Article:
Recently we followed up with Dr Michael Rehm from University of Auckland’s Business School, on how he uses student response systems such as Xorro Q in his courses.
According to Michael, the student response system has totally changed education. Traditionally, engagement in a classroom has relied on techniques such as breaking the class into groups and having discussions. The problem of how to achieve the active participation of every student is either ignored, or addressed through some “forced” method such as picking a student at random to answer a question. Michael feels this “lottery” approach is uncomfortable for everyone, and counter-productive to making class time enjoyable and risk-free for learners.
How student response systems benefit both educator and learner
A student response system such as Xorro-Q helps achieve the active participation of every single person in the class. Using student response systems properly ensures that participants enjoy a rewarding, risk free participative experience. In these circumstances, students’ feedback on use of student response systems is excellent.
Because student response systems achieve instant delivery and instant assessment of students’ readiness, they disrupt the previous content-heavy teaching paradigm, replacing it with a leaner, higher value student-responsive approach. Educators can ask questions instantly and spontaneously, and can automatically assess responses to these. This assessment can be stored and included in an overall course assessment. Alternatively, students may be rewarded for participation (as opposed to “correctness” of responses) through a portion of their grades. Either way, the student response system makes this instant and effortless.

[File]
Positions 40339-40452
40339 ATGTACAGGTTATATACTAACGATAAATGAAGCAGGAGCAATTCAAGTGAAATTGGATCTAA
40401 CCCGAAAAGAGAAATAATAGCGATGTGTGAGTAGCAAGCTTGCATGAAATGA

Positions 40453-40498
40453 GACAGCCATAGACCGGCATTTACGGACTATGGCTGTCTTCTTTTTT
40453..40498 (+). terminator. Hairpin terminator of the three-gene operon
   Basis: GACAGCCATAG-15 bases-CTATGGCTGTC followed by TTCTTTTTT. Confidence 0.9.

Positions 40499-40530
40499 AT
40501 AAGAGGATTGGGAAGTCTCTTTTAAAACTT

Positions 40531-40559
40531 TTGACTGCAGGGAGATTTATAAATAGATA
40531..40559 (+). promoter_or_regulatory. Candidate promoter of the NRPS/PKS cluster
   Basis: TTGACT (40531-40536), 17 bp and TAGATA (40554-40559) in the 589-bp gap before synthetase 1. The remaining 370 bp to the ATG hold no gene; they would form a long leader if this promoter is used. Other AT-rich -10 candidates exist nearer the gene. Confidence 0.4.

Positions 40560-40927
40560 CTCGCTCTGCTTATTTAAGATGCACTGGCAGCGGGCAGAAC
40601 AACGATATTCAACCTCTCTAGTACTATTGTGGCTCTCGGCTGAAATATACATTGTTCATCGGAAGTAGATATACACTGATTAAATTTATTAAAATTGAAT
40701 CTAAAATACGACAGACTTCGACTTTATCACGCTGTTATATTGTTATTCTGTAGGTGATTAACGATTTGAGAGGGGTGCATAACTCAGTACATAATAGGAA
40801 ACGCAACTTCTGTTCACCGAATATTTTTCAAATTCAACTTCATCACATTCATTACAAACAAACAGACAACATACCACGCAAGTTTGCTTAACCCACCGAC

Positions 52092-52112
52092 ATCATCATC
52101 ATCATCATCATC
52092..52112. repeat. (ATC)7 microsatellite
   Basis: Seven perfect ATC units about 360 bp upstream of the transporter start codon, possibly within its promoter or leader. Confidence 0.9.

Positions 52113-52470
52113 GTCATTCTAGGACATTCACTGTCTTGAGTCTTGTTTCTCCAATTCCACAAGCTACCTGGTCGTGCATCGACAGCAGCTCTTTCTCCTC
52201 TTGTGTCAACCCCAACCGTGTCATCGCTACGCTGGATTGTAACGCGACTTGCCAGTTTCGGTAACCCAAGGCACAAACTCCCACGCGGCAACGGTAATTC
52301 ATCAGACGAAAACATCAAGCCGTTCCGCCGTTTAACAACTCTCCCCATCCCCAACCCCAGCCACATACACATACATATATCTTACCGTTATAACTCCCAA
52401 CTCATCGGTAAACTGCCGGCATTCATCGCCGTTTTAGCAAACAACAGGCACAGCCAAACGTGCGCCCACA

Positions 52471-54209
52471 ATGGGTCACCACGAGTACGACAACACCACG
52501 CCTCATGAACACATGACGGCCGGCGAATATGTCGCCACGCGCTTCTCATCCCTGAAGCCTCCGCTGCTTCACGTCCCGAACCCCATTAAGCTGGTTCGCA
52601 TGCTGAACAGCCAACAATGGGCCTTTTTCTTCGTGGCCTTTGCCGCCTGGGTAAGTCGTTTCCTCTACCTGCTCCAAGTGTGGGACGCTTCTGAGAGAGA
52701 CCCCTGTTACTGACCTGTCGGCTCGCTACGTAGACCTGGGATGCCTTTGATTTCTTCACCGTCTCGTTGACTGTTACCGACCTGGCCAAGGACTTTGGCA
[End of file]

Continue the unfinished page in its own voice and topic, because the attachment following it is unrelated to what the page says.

Although many educators are wary of using student response systems for assessment, this too needs realistic review in today’s context. Historically, setting and grading assessments is an onerous task for educators, while sitting them presents a fearsome hurdle for learners. By using student response systems, frequent low-stakes assessments become an easily integrated (and even enjoyable!) part of the learning experience
Since students are digital natives, they are already very comfortable bringing and using their own devices in class. This makes it easy to implement student response systems, in comparison to previous years when distributing and using clickers presented logistical and financial challenges.
Experience in a blended learning model
Michael has been using student response systems in undergraduate courses since 2012. He has converted his teaching to an online blended learning model, with all lectures accessible online. These supporting materials are highly interactive, including embedded quizzes and links to supplementary materials on Youtube, etc. Students are expected to go through these materials in their own time. This leaves the face to face tutorial sessions to focus on student-led needs and extensions. These tutorials can also be attended by online participants, and are enabled by a real-time student response system.
The tutorials begin with quizzes to determine the group’s requirements. Michael uses the student response system to deliver these quizzes to all participants. Delivery is instant, as is assessment. The areas requiring tutorial focus are easily identified. Michael has been using Xorro Q and TopHat for this purpose.
Michael observes that Xorro-Q makes quizzes more fun by exploiting competition among students. Michael’s careful use of Xorro-Q’s “Not Yet Answered” panel can display the names of students not answering questions, and in this way deliver a gentle reminder that participation is an essential and expected part of learning in Michael’s courses.
Challenge = Opportunity for educators
Although Michael finds Student Response systems very beneficial for the students, there remains a significant challenge. The benefit for learning is proven, however educators need to be motivated to make use of the new opportunity to add more value in face-to-face teaching. Being responsive and adaptable requires re-learning how to interact valuably with large groups in live sessions. This in turn stretches the time and resources available to educators and faculty administrators.